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View Full Version : Painting Questions - Please Read!


prochristi86
07-22-2006, 02:53 PM
Hey all,

I've been working solely on pencilling skills for quite some time, but I've decided that now's the time to start developing painting skills. I am heavily attracted to the intensity of color in Bisley's oil paintings, and would like to learn to paint with oils, but I'm concerned about the health risks of painting with oils. I wouldn't mind wearing a mask while painting, which I intend to do outside (in my garage) anyway, because my mother is very sensitive to oil fumes (and I don't want to be sucking in the stuff too much, either). Also, I've painted an image in acrylic, and I wasn't crazy about the depth of color in it.

So... what I'd like to know, is:

1. Do you have to start painting with acrylics, or can you start with oils?
2. Does anyone have any knowledge/advice for how I can minimize health risks associated with oils? Is wearing a mask absolutely neccesary?
3. (INKING) Does anyone know which brushes are good and stiff and very useful for inking? What about small ones?

One of the things I'd really like to do in painting is to mix colors, so I'll probably need to go for oils, but the health risks concern me.

Please help! Thank you!

James Smith

j giar
07-22-2006, 03:29 PM
1. I started with acrylics but quickly jumped to oils for the ease of blending color.
2. Oils never bothered me..odor wise. It's the turpentine fumes that bother alot of folks. They do make low or odorless turpentine.
3. I've always used red sable brushes. I usually will go into the store and pick up one that I always use and maybe something new, just to try it. 8 times out of 10 I end up with what I'm comfortable with. Which is ultimately what you should do

prochristi86
07-22-2006, 10:10 PM
Thank you very much! I've decided to go for oils - I love their "look," and I'd probably end up switching to them (from acrylic) anyway. I'm looking forward to getting started on them!!

James Smith

VANDAL
07-23-2006, 04:35 AM
You wont be dissatisfied with oils at all. They are MUCH more flexible than acrylics. Oils blend a LOT better and are also great for glazing as well. The only disadvantage is drying time but that can be overcome with the right linseed oil, go with the thinner kind unless you plan on taking a break for a while and still want to blend later. Unlike acrylics oils will mix beautifully without looking "muddy". Oils work best with stiffer brushes but keep a fan brush on hand for more smooth blending. As for inking i like my WN #2 which is quite flexible. I would never use my WN #2 with oils however because it's just not stiff enough.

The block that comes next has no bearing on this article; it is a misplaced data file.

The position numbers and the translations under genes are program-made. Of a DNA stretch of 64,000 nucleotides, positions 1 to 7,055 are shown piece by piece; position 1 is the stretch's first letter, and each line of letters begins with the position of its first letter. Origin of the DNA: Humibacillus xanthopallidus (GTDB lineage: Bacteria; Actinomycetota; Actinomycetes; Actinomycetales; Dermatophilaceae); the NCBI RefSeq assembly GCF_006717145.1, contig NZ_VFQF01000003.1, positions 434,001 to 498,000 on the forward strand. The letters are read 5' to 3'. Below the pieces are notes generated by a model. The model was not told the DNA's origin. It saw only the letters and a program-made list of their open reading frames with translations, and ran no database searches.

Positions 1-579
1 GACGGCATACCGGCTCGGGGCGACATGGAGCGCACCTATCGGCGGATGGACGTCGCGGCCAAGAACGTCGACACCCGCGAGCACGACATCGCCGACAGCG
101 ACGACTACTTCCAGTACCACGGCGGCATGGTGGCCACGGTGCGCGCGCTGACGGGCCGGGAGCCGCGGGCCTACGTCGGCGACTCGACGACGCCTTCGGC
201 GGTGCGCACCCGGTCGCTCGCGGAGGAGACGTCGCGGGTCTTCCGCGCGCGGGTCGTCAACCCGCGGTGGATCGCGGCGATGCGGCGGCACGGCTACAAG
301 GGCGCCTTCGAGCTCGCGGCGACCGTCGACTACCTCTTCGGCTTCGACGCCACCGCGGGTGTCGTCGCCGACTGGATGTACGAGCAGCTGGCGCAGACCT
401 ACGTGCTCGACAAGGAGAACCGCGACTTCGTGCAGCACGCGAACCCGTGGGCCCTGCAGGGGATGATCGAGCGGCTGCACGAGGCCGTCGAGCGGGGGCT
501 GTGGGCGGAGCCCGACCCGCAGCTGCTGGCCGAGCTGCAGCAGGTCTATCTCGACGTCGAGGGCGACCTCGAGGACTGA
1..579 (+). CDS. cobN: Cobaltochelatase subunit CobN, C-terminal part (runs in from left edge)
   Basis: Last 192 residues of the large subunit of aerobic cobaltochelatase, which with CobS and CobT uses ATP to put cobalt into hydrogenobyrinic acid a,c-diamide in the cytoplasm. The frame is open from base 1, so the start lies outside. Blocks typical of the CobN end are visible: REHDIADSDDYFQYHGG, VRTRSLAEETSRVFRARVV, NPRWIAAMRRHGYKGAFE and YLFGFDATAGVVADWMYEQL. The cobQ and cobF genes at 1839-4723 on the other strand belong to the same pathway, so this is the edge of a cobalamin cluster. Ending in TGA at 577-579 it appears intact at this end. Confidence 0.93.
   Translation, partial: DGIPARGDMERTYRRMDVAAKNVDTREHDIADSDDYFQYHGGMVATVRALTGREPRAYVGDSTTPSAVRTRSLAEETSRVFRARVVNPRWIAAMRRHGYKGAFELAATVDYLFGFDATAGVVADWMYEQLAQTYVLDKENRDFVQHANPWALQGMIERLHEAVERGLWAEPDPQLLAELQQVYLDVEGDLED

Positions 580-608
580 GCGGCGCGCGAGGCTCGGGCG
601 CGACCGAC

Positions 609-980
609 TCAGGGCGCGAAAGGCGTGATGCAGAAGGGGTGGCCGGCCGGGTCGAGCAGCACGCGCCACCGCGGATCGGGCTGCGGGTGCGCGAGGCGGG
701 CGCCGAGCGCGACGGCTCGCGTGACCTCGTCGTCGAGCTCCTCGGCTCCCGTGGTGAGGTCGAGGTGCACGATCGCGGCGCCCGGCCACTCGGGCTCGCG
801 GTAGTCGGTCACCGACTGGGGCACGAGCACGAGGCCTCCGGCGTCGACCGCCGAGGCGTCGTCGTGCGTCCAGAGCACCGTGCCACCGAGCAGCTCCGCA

Ingrid K. V. Hardy
07-23-2006, 11:47 AM
When using oil paint, there are alternatives. They now have water-mixable oils - the ones I tried are called Artisan - and there are also non-toxic oils out now, but I forget the name. They do handle a bit differently, but, like different kinds of chocolate, sometimes that's good! If you go to a well-stocked art supply store, they should be able to help you. As for what to start with first - acrylic or oils - there have been books written on that, and I'm sure everyone here will have their own ideas, too. And each has it's strong point. Personally, I would suggest that if you can, play with both and see what you like! Of course, that's coming from someone who's been trying to decide for the past 20 years, so..... :)

Scott Story
07-23-2006, 10:04 PM
Thirty years ago, when I was learning oils, no one told me (or perhaps no one knew) that they were toxic. The turpentine smelled, and maybe a few of the other things smelled, like linseed oil, but no one worried about proper ventilation or getting it on your skin. Now, I guess, we know better. Back then, they had lead and chrome in the paints, too. In fact, we were taught to bring our brushes to a point by cleaning them in turpentine then drawing them to a point with our lips--really! Like I said, now we have MSDS sheets and we know better.

I never got sick, to my knowledge, from any of this.

I met a woman in one of the figure drawing groups I go to who applies this lotion to her skin which supposedly protects her from the toxins in art supplies. OK, I think that's over the top, but that's just me. Still, I think I would follow the safety instructions for using all the materials in oil painting.